- Showing 3 posts filed under: Support [–], Policy [–] published between Mar 01, 2010 and Mar 31, 2010 [Show all]
Tough on crime but short on logic
Promises beget price tags.
Prime Minister Stephen Harper has revealed very little about the cost of the crime crackdown his government has begun and plans to extend in this session of Parliament.
The Department of Public Safety has estimates of the growth of the prison population but the minister, Peter Van Loan, refuses to make them public, citing cabinet confidentiality. The government has projections of the cost of imposing mandatory minimum sentences for drug offences, meting out longer jail terms and beefing up police forces. But it hasn't made them public.
Even in secrecy-obsessed Ottawa, however, some information gets out.
This month, Correctional Service Canada released its spending estimates for the coming fiscal year. They showed a 43 per cent increase in capital expenditures on penitentiaries.
In 2010-11, the government expects to spend $329.4 million on prison infrastructure. Last year's jail-building budget was $230.8 million. To put these numbers in perspective, Correctional Service Canada spent $88.5 million on prison construction when Harper took office four years ago.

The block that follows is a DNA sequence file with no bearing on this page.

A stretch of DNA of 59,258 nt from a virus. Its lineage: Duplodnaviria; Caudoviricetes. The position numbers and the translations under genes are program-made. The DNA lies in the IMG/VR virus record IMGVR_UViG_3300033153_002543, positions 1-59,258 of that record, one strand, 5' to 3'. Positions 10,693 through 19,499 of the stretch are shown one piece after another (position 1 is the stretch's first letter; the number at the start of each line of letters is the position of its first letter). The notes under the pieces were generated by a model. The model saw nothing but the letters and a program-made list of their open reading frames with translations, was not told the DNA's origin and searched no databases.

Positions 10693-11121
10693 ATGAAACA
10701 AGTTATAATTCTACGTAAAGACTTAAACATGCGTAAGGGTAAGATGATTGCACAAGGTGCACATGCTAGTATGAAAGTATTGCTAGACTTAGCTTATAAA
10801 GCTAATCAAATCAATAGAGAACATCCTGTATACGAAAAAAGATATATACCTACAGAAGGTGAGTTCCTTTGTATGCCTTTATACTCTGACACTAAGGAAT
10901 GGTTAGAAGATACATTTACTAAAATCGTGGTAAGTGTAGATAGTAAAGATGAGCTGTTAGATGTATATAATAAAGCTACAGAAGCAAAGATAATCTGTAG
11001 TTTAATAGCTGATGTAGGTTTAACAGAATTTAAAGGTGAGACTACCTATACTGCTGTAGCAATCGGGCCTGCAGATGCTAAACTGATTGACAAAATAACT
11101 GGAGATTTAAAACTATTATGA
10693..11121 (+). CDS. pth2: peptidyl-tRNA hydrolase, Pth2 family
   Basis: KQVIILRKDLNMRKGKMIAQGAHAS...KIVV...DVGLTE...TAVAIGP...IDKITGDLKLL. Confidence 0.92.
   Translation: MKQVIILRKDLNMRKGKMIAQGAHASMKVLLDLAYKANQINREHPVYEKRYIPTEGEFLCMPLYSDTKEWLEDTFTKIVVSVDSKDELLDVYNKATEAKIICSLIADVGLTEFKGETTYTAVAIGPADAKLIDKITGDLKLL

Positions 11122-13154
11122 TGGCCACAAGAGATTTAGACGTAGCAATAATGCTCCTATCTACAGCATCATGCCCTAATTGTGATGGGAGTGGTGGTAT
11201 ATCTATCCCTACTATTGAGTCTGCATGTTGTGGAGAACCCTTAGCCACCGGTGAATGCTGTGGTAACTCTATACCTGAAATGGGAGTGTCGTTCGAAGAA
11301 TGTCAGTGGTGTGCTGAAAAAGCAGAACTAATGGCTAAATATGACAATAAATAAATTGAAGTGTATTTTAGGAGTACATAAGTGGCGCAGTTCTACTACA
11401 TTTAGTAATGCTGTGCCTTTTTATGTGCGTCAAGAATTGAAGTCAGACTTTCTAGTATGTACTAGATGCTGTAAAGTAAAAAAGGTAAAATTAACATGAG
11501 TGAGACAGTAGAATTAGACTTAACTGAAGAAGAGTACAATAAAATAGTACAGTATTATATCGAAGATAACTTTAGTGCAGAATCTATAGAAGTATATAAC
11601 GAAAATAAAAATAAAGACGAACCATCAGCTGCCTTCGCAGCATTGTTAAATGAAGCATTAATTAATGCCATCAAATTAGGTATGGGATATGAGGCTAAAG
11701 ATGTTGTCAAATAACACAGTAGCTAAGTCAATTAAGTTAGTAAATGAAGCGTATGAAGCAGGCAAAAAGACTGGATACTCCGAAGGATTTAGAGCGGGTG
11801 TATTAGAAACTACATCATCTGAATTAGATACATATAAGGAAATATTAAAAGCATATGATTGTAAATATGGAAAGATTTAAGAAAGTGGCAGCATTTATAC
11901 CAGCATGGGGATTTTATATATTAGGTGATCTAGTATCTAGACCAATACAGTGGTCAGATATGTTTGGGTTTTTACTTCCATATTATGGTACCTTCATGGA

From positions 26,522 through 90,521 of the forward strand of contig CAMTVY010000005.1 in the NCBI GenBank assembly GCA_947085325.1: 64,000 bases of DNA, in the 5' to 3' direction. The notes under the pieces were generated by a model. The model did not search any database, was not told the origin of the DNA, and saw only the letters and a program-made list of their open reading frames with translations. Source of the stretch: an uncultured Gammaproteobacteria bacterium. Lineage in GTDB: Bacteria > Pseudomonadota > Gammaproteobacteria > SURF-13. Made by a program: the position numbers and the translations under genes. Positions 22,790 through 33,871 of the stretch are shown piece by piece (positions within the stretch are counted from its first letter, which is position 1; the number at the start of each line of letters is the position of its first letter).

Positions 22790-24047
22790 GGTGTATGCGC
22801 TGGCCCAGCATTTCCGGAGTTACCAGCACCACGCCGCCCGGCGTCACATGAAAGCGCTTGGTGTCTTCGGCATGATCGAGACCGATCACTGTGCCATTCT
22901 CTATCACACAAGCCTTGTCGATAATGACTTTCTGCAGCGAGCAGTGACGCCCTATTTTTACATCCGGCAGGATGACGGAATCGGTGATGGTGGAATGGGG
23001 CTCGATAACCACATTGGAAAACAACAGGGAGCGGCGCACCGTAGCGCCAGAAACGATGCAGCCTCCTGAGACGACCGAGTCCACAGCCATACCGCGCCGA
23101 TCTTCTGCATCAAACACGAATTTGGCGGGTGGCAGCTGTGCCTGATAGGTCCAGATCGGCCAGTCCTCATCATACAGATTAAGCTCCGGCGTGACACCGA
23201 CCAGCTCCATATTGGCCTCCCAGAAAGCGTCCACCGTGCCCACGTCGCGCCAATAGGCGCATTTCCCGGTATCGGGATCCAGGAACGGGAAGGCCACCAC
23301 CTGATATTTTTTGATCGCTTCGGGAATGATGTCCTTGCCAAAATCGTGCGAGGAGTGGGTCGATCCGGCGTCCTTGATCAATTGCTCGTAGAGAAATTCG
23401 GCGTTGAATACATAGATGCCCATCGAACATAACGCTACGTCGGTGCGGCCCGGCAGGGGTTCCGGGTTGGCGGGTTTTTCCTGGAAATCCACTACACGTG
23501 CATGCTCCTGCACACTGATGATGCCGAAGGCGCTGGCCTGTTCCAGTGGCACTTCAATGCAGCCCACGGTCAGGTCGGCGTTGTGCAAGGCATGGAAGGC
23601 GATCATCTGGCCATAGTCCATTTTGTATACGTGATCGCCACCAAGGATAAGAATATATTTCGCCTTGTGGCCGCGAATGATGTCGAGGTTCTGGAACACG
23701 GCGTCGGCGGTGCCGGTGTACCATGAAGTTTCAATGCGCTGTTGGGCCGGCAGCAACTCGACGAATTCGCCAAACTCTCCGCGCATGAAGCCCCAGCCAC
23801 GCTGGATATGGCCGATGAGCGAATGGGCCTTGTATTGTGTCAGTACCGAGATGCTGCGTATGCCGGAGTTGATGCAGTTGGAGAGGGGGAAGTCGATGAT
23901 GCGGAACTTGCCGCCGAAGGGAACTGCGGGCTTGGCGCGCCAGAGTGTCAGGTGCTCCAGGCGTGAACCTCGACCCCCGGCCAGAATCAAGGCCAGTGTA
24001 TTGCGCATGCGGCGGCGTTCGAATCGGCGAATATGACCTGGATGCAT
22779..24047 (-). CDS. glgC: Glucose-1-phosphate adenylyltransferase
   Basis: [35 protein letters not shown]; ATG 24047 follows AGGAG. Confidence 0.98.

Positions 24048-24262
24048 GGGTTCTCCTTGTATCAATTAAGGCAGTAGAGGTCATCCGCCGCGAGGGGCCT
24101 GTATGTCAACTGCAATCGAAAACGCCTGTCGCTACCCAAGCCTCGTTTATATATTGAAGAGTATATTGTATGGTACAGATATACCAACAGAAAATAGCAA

Locking up non-violent youths costs millions and does little to reduce crime
Whilst much of our work focuses on unnecessary imprisonment, we also champion alternatives to custody which have the potential to offer young people, and the communities they come from, a better deal. This is where restorative justice, a way of resolving conflict and repairing harm by bringing the offender and the victim together through closely managed ‘conferences’ or meetings, comes in.
The case for restorative justice, or restorative approaches as it is also known, has been building on the ground for some time now, with many schools and residential children's homes around the country using restorative practices to great effect as an alternative to traditional forms of punishment and conflict resolution.
True community policing means restorative justice
Community Policing has become one of those "assumed good things" that we all are supposed to support. But what do we mean by community policing? Does it mean we should be happy with just having a police officer at a community meeting, or on the street? Is a beat cop the whole story? Is there a role for the community beyond being informants?
My view of Community Policing has to do with merging community values and existing statues. Local communities need to be involved in helping community youth become aware and understand what is acceptable and what is not.